Seasonal Depression is something that leaves very few spared in the months when we lack sunlight and warm air to run around in. It can be challenging for myself and many others to keep the winter blues at bay, and many of the ways in which we can alleviate them require being motivated to get outside and move to begin with. Winter is, traditionally, a time when we go inward. It is a meditative time that calls for us to deepen our relationship with ourselves and analyze how and where we want to grow, what we have learned so far, and how we can best share that with the world. However, rather than recognizing this, I sometimes get caught in feeling like winter is happening ‘to’ me. When it’s freezing, and I have a long to do list, and daylight is limited, I can struggle to stay centered. It can be tempting to hibernate like the rest of the animal kingdom.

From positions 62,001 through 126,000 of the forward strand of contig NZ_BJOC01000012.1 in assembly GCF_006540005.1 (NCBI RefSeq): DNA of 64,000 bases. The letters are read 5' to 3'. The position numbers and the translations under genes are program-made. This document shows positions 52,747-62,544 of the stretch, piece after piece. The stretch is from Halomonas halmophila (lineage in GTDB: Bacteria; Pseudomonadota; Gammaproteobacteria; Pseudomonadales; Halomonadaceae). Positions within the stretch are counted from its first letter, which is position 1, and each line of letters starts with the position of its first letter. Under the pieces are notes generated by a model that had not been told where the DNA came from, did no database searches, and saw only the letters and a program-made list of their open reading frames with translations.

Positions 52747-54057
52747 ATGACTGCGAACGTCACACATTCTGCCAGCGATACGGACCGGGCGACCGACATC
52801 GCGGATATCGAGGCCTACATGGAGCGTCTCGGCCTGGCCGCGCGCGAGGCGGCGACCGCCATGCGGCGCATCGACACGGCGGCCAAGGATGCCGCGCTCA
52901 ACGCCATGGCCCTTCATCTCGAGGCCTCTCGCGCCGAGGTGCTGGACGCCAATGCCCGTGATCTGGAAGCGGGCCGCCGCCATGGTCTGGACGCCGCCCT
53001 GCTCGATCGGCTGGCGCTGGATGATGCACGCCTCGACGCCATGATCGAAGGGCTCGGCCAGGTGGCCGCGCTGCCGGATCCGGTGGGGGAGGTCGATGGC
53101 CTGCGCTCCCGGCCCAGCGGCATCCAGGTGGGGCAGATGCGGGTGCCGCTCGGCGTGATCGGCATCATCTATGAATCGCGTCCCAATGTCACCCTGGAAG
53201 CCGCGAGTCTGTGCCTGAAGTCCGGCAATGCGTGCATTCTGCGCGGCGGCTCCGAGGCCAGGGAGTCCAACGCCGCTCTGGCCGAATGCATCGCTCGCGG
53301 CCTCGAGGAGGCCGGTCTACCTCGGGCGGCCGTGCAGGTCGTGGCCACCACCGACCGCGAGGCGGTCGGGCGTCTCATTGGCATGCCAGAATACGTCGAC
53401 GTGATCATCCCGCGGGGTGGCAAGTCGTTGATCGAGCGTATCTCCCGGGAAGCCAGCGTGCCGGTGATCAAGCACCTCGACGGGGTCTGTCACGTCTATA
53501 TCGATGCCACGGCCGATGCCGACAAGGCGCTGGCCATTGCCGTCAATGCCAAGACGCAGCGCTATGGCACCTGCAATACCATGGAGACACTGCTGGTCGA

Rather than looking at this change of atmosphere and climate as a call for complaint, it is a celebration to understand that I am being gifted a season for which my only true obligation, outside of my worldly responsibilities, is to focus intently on being with myself. When everything else is stripped away, it is time to look at what is left. This is essentially parallel to what we experience in our meditation practice, when we learn not to identify with or as our thoughts, it is quite revolutionary, because we may have done so for our entire lives. In my own experience, this has been very true. It’s quite freeing to recognize that there is a great distance between what I think and what I am. In the season of winter, then, I can recognize the gift that is being able to fully immerse myself in this understanding in a way that I may be less apt to do when it is warm enough for me to run around in the world and perhaps become less focused.
Image Source: Petteri Sulonen